How has the teaching of history changed over the last half-century? That's what Larry Cuban, emeritus professor at Stanford, was curious to find out when he began researching his new book, Teaching History Then and Now: A Story of Stability and Change in Schools.
A former high school history teacher from the mid-1950s to the early 1970s, Cuban focused his examination on the two urban schools in which he taught: Cleveland’s Glenville High School and Washington, D.C.’s Cardozo High School. What he found was that while many things stayed the same — the socioeconomic background of the students, the age/grade structure of the schools — there had been an evolution in the way things were taught, due largely to the two reform movements: the New Social Studies of the 1960s and the New History of the 1990s.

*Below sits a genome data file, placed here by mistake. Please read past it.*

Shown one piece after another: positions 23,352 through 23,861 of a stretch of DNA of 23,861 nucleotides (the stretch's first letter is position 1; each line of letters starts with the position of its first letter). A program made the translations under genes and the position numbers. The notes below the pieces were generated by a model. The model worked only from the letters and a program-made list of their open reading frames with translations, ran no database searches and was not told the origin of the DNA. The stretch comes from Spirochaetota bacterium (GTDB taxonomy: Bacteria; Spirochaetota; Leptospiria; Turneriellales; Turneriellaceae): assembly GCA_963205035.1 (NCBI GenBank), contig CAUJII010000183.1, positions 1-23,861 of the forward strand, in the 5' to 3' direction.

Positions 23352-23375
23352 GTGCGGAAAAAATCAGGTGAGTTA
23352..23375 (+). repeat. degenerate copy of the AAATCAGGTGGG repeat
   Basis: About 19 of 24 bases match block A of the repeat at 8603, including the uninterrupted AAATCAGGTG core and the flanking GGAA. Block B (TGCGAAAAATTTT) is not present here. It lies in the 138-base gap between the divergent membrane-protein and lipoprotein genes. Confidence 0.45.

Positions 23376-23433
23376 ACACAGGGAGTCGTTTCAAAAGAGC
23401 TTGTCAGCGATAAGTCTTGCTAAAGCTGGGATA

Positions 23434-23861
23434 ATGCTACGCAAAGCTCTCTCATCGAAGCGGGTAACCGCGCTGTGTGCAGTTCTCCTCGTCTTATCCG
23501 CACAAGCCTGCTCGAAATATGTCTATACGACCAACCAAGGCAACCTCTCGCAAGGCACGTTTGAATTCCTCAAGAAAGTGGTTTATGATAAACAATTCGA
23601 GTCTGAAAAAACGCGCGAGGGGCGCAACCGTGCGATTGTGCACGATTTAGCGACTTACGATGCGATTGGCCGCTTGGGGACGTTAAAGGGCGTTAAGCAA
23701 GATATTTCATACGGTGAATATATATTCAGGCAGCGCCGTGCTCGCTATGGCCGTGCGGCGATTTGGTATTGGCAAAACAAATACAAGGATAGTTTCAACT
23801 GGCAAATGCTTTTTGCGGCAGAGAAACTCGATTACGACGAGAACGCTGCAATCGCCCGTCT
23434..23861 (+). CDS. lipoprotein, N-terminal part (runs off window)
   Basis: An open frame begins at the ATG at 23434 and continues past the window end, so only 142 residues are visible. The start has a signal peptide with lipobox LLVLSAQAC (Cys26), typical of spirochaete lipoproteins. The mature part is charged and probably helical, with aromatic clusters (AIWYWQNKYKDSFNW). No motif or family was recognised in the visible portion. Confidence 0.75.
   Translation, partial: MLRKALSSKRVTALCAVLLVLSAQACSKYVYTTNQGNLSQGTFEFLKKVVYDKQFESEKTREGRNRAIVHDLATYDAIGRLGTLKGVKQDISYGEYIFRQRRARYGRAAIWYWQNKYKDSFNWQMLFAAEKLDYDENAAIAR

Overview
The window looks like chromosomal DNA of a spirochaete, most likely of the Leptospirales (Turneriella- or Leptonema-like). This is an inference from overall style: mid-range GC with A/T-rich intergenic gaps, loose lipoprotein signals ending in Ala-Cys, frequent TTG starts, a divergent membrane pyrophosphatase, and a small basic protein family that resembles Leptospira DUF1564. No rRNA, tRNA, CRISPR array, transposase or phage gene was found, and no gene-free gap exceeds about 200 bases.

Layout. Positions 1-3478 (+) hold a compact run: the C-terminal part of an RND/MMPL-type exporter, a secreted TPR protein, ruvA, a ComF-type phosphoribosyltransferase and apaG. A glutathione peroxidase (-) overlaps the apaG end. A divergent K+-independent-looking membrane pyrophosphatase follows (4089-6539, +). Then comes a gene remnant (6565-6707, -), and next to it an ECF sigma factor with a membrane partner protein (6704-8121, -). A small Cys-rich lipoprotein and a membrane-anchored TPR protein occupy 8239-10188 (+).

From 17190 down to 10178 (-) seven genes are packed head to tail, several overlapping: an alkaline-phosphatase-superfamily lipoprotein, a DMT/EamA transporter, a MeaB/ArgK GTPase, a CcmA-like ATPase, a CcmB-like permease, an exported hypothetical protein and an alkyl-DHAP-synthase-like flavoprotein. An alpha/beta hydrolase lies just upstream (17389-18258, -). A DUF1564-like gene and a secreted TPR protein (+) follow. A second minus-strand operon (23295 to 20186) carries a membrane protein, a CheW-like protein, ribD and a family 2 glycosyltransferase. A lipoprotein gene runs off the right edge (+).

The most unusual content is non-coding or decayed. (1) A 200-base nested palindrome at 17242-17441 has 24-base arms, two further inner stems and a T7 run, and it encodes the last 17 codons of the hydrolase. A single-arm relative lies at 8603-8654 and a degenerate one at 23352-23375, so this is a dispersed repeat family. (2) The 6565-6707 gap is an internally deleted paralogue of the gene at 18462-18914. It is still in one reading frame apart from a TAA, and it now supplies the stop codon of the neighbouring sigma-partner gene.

In this edition of the Harvard EdCast, Cuban speaks about his new book and reflects on the stability and change of teaching history in American schools.
The Harvard EdCast is a weekly series of podcasts, available on the Harvard University iTunes U page, that features a 15-20 minute conversation with thought leaders in the field of education from across the country and around the world. Hosted by Matt Weber, the Harvard EdCast is a space for educational discourse and openness, focusing on the myriad issues and current events related to the field.